Summer of '58


One of the most uncomfortable moments I ever spent with my father was in the car coming home from an Orioles game in 1958. It was just my dad and me in our 1956 Rambler station wagon, one of the ugliest American cars ever made. It was late August, we had lost to the Cleveland Indians. I was depressed. I complained to my dad that if we had gone the day before we could have watched them beat the same team! What was wrong. If they could beat Cleveland one day, why couldn’t they beat them the next day?

Dad had punched my arm and said, “Guess what buddy, you win some and you lose some. We made a few good plays, what do you want?” I had eaten two hot dogs and I didn’t feel well. It was hot. We had all the windows down and about twenty minutes left on the drive back home to Ellicott City. That’s when things got weird.

I remember the radio, playing and the Chordettes were singing Lollipop. They were playing it every day that summer. Dad reached over, turned the radio off and without taking his eyes off the road, said, “Son, I’ve got to talk to you about the birds and the bees.” Then he didn’t say anything for a while because he was lighting a cigarette. I was completely blindsided. We were traveling at about fifty miles an hour. I seriously thought about opening the door and jumping!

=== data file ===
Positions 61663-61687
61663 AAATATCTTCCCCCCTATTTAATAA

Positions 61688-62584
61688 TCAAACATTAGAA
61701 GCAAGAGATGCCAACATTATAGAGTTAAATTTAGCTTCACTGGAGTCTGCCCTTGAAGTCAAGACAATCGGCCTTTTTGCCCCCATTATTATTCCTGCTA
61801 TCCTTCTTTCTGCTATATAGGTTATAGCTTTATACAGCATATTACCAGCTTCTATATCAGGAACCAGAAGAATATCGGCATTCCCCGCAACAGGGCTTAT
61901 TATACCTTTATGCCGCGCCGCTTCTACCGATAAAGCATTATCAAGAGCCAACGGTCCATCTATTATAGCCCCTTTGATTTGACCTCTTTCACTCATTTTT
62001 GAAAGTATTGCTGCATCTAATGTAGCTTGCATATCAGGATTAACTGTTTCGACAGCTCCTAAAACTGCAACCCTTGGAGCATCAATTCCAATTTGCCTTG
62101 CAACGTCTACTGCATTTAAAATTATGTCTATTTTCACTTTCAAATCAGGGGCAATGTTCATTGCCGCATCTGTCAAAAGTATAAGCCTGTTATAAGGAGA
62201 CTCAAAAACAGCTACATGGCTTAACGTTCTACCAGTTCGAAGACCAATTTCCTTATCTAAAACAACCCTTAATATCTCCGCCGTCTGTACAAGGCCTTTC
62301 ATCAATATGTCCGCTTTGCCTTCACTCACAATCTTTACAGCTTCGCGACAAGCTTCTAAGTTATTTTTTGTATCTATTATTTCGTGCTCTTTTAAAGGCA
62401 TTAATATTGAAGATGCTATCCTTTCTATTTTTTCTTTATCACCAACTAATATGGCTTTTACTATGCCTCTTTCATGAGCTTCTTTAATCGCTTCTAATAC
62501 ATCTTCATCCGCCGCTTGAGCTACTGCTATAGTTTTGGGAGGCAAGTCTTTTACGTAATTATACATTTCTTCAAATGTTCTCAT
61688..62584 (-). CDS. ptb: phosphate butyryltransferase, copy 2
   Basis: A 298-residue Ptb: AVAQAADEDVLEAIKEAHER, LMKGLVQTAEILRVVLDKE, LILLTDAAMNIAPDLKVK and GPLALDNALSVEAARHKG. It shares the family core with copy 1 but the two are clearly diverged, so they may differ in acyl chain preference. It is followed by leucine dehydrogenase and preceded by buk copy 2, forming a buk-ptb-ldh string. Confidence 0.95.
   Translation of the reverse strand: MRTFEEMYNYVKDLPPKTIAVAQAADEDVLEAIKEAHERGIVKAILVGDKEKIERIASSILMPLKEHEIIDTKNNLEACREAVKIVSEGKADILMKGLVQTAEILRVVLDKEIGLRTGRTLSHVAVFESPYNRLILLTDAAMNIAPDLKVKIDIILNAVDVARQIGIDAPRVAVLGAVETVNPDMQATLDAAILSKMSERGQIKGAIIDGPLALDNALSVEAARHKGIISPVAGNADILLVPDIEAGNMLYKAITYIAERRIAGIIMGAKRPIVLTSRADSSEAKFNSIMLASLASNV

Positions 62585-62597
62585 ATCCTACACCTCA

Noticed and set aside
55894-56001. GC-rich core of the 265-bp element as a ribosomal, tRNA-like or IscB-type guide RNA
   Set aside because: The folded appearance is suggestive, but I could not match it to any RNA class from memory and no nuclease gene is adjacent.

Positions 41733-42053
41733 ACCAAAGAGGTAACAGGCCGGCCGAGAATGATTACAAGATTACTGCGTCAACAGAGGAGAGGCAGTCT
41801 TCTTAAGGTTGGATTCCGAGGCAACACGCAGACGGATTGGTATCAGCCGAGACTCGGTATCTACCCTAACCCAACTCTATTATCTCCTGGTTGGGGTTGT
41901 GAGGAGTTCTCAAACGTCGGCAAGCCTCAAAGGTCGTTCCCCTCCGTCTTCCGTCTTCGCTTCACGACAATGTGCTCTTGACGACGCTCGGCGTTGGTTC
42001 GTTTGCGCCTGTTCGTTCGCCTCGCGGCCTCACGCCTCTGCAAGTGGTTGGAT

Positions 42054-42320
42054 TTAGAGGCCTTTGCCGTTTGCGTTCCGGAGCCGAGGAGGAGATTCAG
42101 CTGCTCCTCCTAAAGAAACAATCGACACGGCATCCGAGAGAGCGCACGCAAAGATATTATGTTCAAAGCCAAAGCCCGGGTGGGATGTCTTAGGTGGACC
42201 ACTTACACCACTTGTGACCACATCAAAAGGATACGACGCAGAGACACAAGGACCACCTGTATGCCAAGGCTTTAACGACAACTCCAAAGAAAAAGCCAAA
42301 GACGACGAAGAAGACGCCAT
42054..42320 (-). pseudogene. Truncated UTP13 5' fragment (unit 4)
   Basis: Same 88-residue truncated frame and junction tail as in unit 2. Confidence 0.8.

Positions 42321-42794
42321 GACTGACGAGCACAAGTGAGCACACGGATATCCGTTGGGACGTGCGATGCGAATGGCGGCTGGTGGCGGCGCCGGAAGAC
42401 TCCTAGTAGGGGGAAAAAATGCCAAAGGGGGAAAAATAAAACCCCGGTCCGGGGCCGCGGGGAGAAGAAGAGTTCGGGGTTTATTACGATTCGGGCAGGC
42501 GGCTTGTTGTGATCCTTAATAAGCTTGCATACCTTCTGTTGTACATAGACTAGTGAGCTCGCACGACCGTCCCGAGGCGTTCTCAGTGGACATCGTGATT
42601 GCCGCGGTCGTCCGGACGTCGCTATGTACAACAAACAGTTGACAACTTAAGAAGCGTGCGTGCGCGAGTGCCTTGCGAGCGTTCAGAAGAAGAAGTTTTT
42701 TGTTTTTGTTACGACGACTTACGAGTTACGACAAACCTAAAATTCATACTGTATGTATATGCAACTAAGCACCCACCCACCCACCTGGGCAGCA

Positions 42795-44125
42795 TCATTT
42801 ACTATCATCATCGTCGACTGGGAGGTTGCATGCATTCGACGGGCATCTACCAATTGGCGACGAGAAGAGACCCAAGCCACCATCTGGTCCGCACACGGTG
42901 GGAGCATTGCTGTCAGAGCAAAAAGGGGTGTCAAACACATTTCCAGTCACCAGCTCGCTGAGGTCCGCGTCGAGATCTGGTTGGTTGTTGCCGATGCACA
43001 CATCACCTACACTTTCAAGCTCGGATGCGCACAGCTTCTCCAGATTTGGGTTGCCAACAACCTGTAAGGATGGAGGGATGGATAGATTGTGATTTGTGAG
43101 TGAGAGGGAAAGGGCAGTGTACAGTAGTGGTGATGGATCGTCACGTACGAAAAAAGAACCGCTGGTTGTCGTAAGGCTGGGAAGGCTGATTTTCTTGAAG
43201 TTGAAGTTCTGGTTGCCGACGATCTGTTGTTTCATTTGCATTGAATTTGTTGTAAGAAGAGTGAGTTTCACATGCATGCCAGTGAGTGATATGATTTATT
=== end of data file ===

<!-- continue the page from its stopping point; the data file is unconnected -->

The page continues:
“Do you know what I’m talkin’ about when I say, the birds and the bees?” I tried to say yes but it came out in a sort of croak. I don’t know if he heard it. I was trying to think about different kinds of birds when he said, “I’m talking about making babies. You don’t want to make a baby do you?” I wanted to say, “no,” in a normal voice but it came out loud, almost a shout. Even though I was looking out the side window, I could tell that he was glancing at me. We were passing a field with a herd of black and white cows. One of the cows was standing at the fence just looking at us as we flew by. I wondered what it was like to be a cow standing out there in the field. Then I started thinking about the baseball game again. I was trying to remember my favorite play. Maybe Bob Nieman going back deep into left field near the fence, snagging a fly ball.

“One of these days, girls will start chasing you and they will want to get their hands on you. Do you know what I mean?”

I said, “I guess.” In spite of trying to focus my thoughts on the game, Millie Lohman popped into my head. She had asked if she could put her sneakers in my locker on the excuse that her locker was full. I told her, “I guess so.” No one ever asked anything like that before and I didn’t even know Millie that well. Millie was new this year. I thought she was pretty. When she leaned in toward my locker her right hand landed smack on top of mine. Something went berserk in me. I tried to step back but I was trapped. Her body had brushed against mine and, double whammy. She kind of smelled like pineapples.

My mind snapped back when Dad said, “Well, You keep that thing in your pants! You understand?” That’s what he had to say about the birds and the bees. Then he turned the radio back on. The Coasters were singing, “Bring in the dog and put out the cat, Yakety Yak.”

06/11/2017 © Don Lehman